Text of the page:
Caribou herds in Alberta and parts of British Columbia are nearing extinction. Environment Canada has unveiled a new plan to rebuild the dwindling herds in Alberta’s tar sands region. The primary suggestion is to cull their predators, the wolves.
Environment Minister Peter Kent’s remarks have been widely quoted: “Culling is an accepted if regrettable scientific practice and means of controlling populations and attempting to balance what civilization has developed. I’ve got to admit, it troubles me that that’s what is necessary to protect this species.”
As part of its attempt to rebuild the caribou population, Environment Canada will also allow more hunting of the deer and moose that share the habitat. But it is the proposed wolf cull that is causing the most controversy. Reporting in The Canadian Press, Heather Scoffield wrote: ”Environment Canada’s research shows that 100 wolves would need to die for every four caribou calves saved.”
This comes on the heels of news that British Columbia is allowing ranchers and First Nations communities in the province’s Cariboo region to kill wolves that might attack livestock. Once again, wolves will pay the price for problems caused by humans.
Wolf Kills Instead of Environmental Stewardship
The tar sands are the most recent, and most visible, cause of the habitat destruction that has led to loss of caribou. The area has been logged, mined, scraped and fracked into an environmental disaster that can no longer support the wildlife populations that once thrived there. The Raincoast Conservation Foundation’s Paul Paquet writes in The Guardian:
“Egged on by a rapacious oil industry, the federal government has chosen to scapegoat wolves for the decline of boreal caribou in a morally and scientifically bankrupt attempt to protect Canada’s industrial sacred cow: the tar sands. Yet, the ultimate reason why the caribou are on the way out is because multiple human disturbances – most pressingly, the tar sands development – have altered their habitat into a landscape that can no longer provide the food, cover and security they need.”
Here we go again. Instead of addressing our endless destruction of the environment, the Canadian government proposes killing wolves. They will likely do so willy-nilly, shooting and poisoning thousands in a vain attempt to slow caribou losses. Paquet points out,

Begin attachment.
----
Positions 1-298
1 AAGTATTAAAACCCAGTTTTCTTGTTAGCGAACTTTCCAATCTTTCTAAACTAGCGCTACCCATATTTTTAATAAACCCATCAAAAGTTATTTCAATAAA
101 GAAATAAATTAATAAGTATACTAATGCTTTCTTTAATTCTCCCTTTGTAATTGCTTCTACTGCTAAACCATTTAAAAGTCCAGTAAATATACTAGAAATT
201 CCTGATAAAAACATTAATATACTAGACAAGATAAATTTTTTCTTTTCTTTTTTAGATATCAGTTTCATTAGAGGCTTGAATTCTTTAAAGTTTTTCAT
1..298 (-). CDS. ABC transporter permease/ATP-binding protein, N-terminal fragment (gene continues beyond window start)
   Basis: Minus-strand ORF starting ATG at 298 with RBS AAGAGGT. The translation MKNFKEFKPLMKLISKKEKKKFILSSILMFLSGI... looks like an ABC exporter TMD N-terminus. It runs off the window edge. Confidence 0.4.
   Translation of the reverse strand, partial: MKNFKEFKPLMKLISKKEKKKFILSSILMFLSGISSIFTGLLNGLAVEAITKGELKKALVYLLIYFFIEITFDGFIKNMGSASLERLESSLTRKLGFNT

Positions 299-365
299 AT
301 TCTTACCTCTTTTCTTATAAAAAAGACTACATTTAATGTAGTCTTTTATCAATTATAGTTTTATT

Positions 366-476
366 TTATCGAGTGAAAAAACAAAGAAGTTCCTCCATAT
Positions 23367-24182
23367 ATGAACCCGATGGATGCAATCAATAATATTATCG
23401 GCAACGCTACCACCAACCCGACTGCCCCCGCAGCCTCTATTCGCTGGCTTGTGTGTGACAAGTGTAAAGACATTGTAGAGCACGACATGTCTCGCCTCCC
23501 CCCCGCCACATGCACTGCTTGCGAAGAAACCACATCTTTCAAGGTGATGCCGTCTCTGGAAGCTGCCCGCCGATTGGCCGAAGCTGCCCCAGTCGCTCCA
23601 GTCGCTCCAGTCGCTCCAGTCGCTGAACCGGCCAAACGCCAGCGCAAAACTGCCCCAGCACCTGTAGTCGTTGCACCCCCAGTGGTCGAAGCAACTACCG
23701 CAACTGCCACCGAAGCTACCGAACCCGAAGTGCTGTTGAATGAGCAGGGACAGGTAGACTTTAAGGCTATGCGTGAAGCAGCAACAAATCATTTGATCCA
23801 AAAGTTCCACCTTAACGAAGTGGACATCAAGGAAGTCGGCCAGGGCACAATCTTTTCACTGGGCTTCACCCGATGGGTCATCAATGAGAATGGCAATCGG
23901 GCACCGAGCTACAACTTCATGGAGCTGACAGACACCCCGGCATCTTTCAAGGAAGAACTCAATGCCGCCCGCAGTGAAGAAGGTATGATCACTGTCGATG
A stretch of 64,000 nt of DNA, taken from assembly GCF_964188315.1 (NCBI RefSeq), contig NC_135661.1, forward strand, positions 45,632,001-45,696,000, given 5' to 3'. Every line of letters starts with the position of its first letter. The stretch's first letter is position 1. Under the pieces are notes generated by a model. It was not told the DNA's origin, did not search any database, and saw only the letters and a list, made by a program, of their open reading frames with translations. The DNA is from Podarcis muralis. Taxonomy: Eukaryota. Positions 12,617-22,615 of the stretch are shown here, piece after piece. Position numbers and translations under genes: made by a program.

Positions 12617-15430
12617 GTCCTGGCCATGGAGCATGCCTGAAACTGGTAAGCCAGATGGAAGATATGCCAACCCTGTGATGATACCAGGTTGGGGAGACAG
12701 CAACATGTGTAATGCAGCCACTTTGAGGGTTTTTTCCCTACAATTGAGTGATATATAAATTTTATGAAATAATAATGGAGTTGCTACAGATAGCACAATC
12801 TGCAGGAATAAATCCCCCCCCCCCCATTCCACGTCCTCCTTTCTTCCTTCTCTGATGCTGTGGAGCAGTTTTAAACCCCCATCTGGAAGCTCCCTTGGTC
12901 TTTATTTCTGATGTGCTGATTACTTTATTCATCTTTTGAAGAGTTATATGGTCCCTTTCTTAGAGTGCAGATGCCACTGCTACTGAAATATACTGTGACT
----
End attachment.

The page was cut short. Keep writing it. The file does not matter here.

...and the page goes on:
“Lethal control has a well documented failed record of success as a means of depressing numbers of wolves over time. Killing wolves indiscriminately at levels sufficient to suppress populations disrupts pack social structure and upsets the stability of established territories, allowing more wolves to breed while promoting the immigration of wolves from nearby populations.”
Killing Predators Won’t Restore Caribou Habitat
The Canadian Wolf Coalition points out that “Caribou depend on old-growth forests for food (lichen) as well as to avoid predators. One predator avoidance strategy used by caribou requires living in the deep interior of the forest. In winter months the snow is often too deep for predators, especially at higher elevations, but caribou use their large hooves to travel. Caribou also live spread out over large areas to avoid encounters with predators.”
Killing wolves will not bring back the habitat destroyed by two-legged predators. The Canadian Wolf Coalition also says, “Logging destroys caribou habitat directly. New roads, pipelines, snowmobiling and backcountry skiing are larger problems than they appear to be, as they create snow-packed pathways that lead predators into caribou habitat in territory predators could not have accessed in the past.”
Human activity in Alberta and northern B.C. has disrupted everything nature teaches caribou about finding food, breeding and hiding from predators. Environment Canada’s plan proposes the sacrifice of wolves, moose and deer in a vain attempt to stop the loss of caribou. What they should be doing is proposing an environmental strategy to stop the destruction of this corner of the planet.
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Wolf Photo from US Fish and Wildlife Service Endangered Species via Flickr Creative Commons; Moose photograph by Robin Jarman, used with permission; Caribou photograph by Cathryn Wellner